Friday 9th April 2021 – A little bit of quality

Adult male Cirl Bunting

I’m not keen on cold mornings and was not exactly overjoyed whilst clearing ice from the mist net poles and ringing table at 06:30 today. However, despite the low temperature, conditions were almost perfect for ringing with virtually no wind at all first thing. Unfortunately, there were virtually no birds either! Just 24 were trapped in a six-hour session and fourteen of these were re-traps. There was little evidence of passage of any kind apart from a solitary Grasshopper Warbler reeling away somewhere in the reedbed and a lone swallow which moved through later in the morning.

It wasn’t all bad though. Two of the re-traps were resident male Cetti’s Warblers and another four were local Chiffchaffs returning to their breeding site for the second or third year in succession. Of the new birds, the highlights were an adult male Cirl Bunting and a late Siberian Chiffchaff, both of which were trapped in nets beside the STW. There cannot be many places in the country where a ringer can trap Cetti’s Warblers, Cirl Bunting and Siberian Chiffchaff in the same ringing session.

Siberian Chiffchaff Phylloscopus collybita tristis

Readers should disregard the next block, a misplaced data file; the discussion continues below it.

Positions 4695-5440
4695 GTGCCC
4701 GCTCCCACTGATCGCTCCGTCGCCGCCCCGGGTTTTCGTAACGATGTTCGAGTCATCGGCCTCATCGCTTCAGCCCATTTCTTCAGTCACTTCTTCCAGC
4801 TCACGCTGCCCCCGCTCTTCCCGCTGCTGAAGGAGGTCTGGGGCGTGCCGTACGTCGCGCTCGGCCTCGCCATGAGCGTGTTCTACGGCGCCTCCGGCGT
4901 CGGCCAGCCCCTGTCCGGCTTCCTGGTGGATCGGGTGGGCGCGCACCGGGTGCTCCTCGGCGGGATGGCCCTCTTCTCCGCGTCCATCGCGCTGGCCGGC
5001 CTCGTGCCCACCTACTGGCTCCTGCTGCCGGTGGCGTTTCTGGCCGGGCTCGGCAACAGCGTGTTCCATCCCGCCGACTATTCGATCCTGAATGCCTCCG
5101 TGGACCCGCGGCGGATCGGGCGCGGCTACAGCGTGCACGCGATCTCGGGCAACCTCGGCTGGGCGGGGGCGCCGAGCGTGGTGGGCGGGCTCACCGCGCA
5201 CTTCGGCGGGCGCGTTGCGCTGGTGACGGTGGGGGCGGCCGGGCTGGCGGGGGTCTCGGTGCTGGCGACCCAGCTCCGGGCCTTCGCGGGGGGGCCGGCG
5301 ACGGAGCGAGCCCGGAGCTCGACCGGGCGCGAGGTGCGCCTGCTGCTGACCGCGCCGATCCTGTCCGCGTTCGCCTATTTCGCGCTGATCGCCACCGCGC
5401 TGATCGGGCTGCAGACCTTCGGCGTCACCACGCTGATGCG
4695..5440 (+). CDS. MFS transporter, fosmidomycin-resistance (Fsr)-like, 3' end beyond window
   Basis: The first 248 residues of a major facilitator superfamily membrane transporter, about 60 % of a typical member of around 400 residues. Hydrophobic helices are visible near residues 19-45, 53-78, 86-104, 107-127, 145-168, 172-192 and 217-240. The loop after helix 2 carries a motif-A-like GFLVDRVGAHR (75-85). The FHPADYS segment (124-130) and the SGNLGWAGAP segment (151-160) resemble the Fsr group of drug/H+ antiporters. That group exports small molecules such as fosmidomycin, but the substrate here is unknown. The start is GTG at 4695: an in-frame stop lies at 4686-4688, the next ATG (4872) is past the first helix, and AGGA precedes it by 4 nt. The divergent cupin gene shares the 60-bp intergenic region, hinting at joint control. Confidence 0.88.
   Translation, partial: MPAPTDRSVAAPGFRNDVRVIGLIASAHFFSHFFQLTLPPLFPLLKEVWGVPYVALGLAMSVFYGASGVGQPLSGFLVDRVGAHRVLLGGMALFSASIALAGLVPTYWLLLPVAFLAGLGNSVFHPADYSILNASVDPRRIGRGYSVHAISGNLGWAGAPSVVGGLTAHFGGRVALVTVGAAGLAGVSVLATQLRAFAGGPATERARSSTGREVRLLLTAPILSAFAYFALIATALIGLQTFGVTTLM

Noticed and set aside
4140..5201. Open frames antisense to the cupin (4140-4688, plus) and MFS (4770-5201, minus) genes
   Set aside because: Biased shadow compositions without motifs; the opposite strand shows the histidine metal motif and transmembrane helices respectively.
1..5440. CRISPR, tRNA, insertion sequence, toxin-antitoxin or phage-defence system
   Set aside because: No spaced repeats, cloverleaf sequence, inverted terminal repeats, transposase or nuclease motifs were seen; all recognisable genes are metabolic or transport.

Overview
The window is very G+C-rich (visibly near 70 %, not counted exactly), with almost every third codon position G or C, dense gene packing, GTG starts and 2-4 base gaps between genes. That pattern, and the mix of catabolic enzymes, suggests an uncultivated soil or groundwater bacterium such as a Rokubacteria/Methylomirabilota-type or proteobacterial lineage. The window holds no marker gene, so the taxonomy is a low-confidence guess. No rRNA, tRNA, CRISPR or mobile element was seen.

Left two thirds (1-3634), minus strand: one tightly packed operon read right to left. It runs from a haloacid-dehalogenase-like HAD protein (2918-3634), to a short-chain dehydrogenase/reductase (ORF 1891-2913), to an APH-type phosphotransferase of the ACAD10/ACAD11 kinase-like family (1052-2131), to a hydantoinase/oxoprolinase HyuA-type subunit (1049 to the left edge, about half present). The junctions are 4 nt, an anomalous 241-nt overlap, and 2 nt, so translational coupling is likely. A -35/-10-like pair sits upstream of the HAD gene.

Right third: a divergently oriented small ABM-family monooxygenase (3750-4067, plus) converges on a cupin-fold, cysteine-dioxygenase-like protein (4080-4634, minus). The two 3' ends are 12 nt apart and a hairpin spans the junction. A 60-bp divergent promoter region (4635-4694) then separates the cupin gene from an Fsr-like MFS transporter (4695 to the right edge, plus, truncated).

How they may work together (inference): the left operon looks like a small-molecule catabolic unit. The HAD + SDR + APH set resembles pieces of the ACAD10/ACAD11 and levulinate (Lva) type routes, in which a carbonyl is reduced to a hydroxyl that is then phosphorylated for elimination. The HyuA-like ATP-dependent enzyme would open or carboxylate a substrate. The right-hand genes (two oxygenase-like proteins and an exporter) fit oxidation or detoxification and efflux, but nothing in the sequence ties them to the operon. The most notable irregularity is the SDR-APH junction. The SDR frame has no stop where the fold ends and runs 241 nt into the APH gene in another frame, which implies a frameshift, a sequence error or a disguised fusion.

The lack of birds gave me the opportunity to start spring cleaning the boards across Marsh Ride. These gradually disappear under a thatch of grass if left untended, which makes it all too easy to misjudge where their edges are. In the interests of my personal health and safety, I like to cut away the grass to expose the boards. This is a slow process, using edging shears to slice through the matted roots along both sides of the net ride, a total distance of 96 metres. Once completed, the cut material must be raked to one end of the ride for disposal. It’s surprising just how heavy wet, matted turf is! All that remains now is for me to repeat the exercise, using hand shears, and cut the remaining 48 metres between the boards along the middle of the ride. This will enable me to set the bottom of the net a little lower in future, rather than having to avoid birds in the bottom shelf potentially encountering cold damp vegetation. Final totals were: 2 Blackcap, 3 Blue Tit, 2 Cetti’s Warbler, 8 Chiffchaff, 1 Cirl Bunting, 2 Long-tailed Tit and 6 Wren.

Tuesday 1st December 2020

Sunrise at South Milton Ley

Today’s weather forecast was too good to ignore, with a light northerly breeze expected. Any wind direction between NW and NE is ideal for trapping Chiffchaffs by the sewage works at SML as the midges (and birds) concentrate on the leeward side of the plant where I have 30m of nets. Unfortunately, the prevailing SW wind usually means that the birds gather frustratingly on the other site of the works. Nothing is ever perfect though and the bright sunshine made the nets a little too obvious resulting in a lower catch than last Thursday, although another 19 Chiffs were processed, including the first Siberian Chiffchaff of the winter.